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Subject: Re: The Most Important Soprano Since Callas and Sutherland?
From: Mike Leone <[log in to unmask]>
Reply-To:Mike Leone <[log in to unmask]>
Date:Wed, 3 Aug 2016 19:32:16 +0000
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Hello all--
I have always loved Joan Sutherland and consider her one of the supreme sopranos of the twentieth century.  By the 1970s when I had a little more disposable income, I would make a daily trek to the local record store each time I learned that a new recording of hers was coming out until I had it in my hot little hand.  During the first half of the summer of 1975, after basic housing expenses and the like, I had $100 to live on (lots of PB&J sandwiches) while working on my master's thesis, and still managed to find the $30 or so it cost for the Puritani recording with Pavarotti when it came out; the master's thesis had to wait for a couple of days after that.  Four of the best nights of my life were the four nights that I spent seeing her four performances of Anna Bolena in Houston back in 1986, something I anticipated from the day I found out in 1983 that these performances were going to happen.  Those were the first time I had seen her in person, although fortunately not the last.
Nonetheless, I question whether she was anywhere close to being as well known outside of the realm of opera as was Callas.  I even remember seeing many years ago a book from probably the 1960s (admittedly closer to the beginning of her career, although she was quite well known worldwide even then) where the author referred to her as Ann Sutherland.  I don't remember anything about the overall topic of the book, let alone the title, although it was probably something to do with music or opera.  I do remember that from the context the author was talking about Joan Sutherland and not, say, Ann Sothern, although I suspect that that the actress' name is where the confusion in names came from.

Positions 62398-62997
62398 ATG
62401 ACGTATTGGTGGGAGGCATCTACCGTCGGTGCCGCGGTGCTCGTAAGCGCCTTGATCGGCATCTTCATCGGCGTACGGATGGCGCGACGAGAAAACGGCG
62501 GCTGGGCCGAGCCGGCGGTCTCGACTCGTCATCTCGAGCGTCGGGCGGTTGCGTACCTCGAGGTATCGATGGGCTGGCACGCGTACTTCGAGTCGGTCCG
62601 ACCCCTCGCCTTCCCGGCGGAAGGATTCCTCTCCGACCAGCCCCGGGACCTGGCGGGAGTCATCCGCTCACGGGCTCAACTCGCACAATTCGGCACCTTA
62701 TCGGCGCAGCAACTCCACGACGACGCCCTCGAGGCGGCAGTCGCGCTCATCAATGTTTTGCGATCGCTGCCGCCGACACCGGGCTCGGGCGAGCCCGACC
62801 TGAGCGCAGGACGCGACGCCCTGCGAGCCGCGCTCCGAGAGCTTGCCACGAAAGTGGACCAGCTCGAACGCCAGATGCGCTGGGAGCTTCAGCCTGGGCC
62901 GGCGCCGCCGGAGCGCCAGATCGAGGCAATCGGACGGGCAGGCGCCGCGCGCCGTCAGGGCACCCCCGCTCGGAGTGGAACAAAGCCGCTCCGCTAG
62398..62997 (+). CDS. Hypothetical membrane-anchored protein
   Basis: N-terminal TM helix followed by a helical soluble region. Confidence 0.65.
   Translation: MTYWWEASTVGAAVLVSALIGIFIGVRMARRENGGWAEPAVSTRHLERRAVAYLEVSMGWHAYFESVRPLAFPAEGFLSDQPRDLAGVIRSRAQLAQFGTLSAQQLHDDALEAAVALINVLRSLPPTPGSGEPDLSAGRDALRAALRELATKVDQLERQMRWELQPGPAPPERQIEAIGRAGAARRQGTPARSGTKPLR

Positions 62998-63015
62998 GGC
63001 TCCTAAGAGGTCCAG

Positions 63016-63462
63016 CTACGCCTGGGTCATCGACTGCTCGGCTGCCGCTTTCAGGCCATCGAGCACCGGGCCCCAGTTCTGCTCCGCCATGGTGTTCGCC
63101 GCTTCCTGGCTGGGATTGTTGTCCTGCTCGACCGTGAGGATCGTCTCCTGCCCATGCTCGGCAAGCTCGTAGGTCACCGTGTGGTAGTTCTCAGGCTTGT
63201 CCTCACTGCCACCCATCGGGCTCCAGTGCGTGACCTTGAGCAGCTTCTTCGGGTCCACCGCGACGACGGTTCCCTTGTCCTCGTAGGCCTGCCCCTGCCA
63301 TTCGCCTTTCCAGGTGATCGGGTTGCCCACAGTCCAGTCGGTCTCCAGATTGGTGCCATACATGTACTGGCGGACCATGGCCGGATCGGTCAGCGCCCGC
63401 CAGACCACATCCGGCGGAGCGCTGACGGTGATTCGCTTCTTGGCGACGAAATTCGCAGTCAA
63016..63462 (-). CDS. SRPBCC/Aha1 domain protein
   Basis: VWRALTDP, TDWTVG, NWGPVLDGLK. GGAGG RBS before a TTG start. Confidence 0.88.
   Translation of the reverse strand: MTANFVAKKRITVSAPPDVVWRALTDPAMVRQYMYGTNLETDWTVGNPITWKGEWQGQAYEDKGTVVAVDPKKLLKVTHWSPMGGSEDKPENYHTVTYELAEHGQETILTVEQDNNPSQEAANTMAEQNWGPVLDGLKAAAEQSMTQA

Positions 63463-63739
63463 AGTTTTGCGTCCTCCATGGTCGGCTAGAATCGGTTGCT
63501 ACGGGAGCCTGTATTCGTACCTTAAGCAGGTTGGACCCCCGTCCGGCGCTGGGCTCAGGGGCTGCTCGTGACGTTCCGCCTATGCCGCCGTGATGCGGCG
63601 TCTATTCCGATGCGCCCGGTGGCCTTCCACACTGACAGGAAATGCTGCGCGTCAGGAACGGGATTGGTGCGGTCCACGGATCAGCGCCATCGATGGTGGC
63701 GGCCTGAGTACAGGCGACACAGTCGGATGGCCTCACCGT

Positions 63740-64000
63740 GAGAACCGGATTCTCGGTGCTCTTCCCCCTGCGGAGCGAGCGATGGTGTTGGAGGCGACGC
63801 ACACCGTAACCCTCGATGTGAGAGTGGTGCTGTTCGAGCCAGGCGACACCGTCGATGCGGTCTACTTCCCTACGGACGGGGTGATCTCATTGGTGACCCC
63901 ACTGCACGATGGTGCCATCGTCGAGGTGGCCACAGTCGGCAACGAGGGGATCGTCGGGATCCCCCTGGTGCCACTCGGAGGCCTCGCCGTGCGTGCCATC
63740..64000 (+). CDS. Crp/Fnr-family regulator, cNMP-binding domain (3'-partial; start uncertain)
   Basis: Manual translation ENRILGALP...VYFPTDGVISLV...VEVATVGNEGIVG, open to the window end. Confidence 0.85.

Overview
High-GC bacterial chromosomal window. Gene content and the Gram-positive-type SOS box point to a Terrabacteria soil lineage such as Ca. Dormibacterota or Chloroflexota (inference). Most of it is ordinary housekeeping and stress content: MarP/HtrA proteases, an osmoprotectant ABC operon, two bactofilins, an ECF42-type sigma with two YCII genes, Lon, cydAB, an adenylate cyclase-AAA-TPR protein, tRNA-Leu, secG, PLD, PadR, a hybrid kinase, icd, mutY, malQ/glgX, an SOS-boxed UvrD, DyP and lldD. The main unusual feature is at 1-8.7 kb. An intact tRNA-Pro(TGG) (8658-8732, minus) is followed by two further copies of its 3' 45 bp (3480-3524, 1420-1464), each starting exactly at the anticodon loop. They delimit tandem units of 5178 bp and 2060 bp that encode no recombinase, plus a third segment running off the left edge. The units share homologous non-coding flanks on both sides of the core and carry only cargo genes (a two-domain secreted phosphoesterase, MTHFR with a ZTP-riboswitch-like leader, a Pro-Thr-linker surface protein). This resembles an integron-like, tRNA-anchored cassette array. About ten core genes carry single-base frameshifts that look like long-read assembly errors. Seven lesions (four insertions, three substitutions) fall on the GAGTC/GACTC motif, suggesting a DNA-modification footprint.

I don't see the need to make comparisons between Callas and Sutherland on the one hand, and Netrebko on the other.  That said, I saw one of Netrebko's performances of Trovatore at the Met and absolutely could not believe I was sitting there during her "D'amor sull'ali rosee" and hearing what was probably the single most gorgeous piece of singing I had ever heard in my life.  Up until that time, my preferred recording of that aria was far and away the one by Leontyne Price recorded at the Met farewell in 1966 which I know because of pirates and unfortunately not from seeing it in person.  I think Mme. Netrebko's was even more beautiful.
As a side note, my DVD copy of the 2015 French film Marguerite, based "loosely" on the life of Florence Foster Jenkins, arrived today.  I managed to sneak a peek at it during my lunch hour, and the connection between it and the life of the real Mme. Jenkins doesn't seem all that "loose."  Anyway, it should help keep me relatively sedated over the next nine days while I await the U.S. arrival of the Meryl Streep film.  A friend of mine in Austin received a last-minute invitation to a preview screening of the film three or four weeks ago; he said that it was quite good.  I still hate him that he has already seen it.
Mike Leone
[log in to unmask] il Leone!

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